The query result yields that only individuals from a limited number of datasets from Germany, India, Pakistan and the Philippines meet the selection criteria. Map 1 shows the geographical locations of these countries, and we conclude that we can compare Europe (Germany) with Asia (India, Pakistan and the Philippines).
Figure 1: Average height (cm) per decade/country of birth of adult (age 18 or higher) males born between 1799 – 1900, and resident in the country of birth - strict selection of database type.
Figure 2: Average height (cm) per decade/region of birth of adult (age 18 or higher) males born between 1799 – 1900, and resident in their country of birth.
Figures 1 and 2 show that Germans have the highest average height overall compared to both individual countries and Asia as a whole, but it is the trend over time that is informative. Unfortunately, a quantitative measure for trends cannot be calculated in SPARQL queries, but the overall impression is that there are no large increases in height in this period.
A feature of the data sets generated by the SPARQL query is that it produces samples of different size, which may complicate analysis of differences. These sample sizes are summarised in Tables 2 and 3.
Table 2: Number of observations associated with Figure 1.
Table 3: Number of observations associated with Figure 2.
Ideally, the data in Figures 1 and 2 should be analysed statistically by using a regression method to discover different trends over time. However, Tables 2 and 3 show that the sample sizes behind the datapoints are rather different, such a regression analysis requires that every datapoint should be augmented by a measure of variability such as a Confidence Interval. Sadly, SPARQL does not (yet) include a statistical toolkit; alternatives we considered do not adhere to the European FAIR principles for research data. Our conclusions therefore have a very tentative character.
Removing the condition that country of birth equals country of residence did not introduce new countries into the sample. The sample set was broadened by including data from groups of military volunteers (which might introduce a social bias). This introduces new countries into the results, but Figure 3 seems to confirm the results presented in Figure 1, and Figure 4 those of Figure 2.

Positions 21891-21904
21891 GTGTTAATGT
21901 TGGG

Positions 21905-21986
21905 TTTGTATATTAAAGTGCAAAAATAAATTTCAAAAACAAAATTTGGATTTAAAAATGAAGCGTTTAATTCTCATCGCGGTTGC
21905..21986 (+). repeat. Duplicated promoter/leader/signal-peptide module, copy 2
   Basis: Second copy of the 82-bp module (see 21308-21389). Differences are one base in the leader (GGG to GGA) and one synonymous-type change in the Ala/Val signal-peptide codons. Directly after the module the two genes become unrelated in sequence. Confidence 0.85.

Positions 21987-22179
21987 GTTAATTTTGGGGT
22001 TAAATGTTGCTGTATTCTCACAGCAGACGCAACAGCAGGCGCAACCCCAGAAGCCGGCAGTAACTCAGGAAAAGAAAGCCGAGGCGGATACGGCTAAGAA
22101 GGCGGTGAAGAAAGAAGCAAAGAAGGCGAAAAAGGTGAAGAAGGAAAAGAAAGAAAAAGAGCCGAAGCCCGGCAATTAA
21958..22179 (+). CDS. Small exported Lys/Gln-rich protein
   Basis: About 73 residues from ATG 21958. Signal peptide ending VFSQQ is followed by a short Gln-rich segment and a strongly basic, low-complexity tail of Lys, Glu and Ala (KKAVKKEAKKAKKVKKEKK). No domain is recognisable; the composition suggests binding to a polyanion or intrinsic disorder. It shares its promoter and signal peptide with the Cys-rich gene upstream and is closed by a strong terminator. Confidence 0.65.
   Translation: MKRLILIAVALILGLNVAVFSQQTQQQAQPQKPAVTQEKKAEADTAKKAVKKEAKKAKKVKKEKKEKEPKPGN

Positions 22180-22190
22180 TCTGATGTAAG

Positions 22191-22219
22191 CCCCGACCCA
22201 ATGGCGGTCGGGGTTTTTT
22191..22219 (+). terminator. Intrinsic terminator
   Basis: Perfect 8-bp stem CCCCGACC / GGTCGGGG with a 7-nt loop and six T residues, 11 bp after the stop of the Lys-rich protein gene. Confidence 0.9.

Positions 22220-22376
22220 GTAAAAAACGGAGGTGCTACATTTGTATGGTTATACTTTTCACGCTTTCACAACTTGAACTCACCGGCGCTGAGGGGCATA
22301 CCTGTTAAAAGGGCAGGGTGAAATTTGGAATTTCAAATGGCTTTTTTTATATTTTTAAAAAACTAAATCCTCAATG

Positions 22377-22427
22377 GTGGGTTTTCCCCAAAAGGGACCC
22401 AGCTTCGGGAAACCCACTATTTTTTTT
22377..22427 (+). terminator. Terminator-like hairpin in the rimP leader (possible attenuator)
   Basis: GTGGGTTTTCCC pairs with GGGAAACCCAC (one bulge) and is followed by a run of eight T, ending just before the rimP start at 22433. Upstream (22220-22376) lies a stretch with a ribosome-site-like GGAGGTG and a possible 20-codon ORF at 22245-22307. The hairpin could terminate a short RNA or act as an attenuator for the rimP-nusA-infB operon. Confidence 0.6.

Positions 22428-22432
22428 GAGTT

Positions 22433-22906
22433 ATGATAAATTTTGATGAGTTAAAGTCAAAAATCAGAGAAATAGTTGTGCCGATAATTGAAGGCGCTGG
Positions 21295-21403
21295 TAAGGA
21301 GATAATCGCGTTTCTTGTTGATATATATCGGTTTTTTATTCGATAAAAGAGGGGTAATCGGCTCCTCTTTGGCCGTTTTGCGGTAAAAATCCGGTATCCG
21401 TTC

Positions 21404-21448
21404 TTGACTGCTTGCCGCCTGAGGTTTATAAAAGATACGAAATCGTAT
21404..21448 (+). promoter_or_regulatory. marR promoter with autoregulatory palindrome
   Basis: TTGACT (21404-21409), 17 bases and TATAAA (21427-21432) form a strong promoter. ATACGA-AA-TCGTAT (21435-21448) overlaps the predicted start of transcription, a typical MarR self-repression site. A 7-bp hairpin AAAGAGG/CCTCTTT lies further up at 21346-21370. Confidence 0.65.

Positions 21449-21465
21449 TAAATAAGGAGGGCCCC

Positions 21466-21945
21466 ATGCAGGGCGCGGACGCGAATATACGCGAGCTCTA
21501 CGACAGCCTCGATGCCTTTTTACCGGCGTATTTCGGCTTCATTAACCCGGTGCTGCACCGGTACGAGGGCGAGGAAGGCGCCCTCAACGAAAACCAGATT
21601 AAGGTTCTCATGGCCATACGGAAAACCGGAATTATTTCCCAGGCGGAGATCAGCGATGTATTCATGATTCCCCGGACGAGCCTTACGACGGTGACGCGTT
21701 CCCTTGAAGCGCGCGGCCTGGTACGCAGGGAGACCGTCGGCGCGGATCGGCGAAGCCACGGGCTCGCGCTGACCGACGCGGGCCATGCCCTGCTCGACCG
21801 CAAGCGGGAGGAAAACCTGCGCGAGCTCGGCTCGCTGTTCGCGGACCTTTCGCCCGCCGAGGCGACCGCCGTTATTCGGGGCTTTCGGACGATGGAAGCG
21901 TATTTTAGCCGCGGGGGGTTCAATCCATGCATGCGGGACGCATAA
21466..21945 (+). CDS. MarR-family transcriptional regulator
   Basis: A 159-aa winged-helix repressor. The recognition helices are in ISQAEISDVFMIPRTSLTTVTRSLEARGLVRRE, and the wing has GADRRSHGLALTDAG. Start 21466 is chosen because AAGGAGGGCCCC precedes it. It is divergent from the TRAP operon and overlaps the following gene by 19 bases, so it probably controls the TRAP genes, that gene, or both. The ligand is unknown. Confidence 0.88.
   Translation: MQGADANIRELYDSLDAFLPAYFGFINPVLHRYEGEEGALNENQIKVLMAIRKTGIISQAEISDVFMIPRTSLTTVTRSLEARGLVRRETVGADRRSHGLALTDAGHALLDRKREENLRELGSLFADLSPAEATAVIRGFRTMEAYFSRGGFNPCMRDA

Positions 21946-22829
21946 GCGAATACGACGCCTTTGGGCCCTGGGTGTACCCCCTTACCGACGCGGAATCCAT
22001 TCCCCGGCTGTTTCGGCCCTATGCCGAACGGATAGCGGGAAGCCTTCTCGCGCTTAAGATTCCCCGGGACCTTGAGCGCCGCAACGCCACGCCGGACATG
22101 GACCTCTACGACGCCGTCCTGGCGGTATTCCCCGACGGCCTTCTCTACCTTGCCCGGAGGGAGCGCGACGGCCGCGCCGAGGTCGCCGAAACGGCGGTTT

Figure 3: Average height (cm) per decade/country of birth of adult (age 18 or higher) males born between 1799 – 1900 - loose selection of dataset type.
Figure 4: Average height (cm) per decade/continent of birth of adult (age 18 or higher) males born between 1799 – 1900 - loose selection of dataset type.
We subsequently removed all conditions of dataset types from an explicit desire to include China, as this is a crucial part of Pomeranz' concept of the Great Divergence. The results can be found in Figures 5 and 6.
Figure 5: Average height (cm) per decade/country of birth of adult (age 18 or higher) males born between 1799 – 1900 - no selection of dataset type.
Figure 6: Average height (cm) per decade/continent of birth of adult (age 18 or higher) males born between 1799 – 1900 - no selection of dataset type.
Comparison of the present results with the findings of Baten and Blum shows that independent of rigorous bias selection, or of re-introduction of a potential bias (inclusion of volunteers and thereafter all dataset types), there is little evidence for a 19th century anthropometric divergence between Europe and Asia that corresponds to an acceleration of the Great Divergence triggered by the early coal-based Industrial revolution. Our results show a persistent difference in stature between Europe and Asia in the 19th century, but the limitations of SPARQL and other tools that adhere to the FAIR principles and our desire to ensure reproducibility prevent us from investigating this difference further.
Source for banner image: William Wyld, Manchester from Kersal Moor, with rustic figures and goats (1852), downloaded from Wikimedia Commons. The image is in the public domain.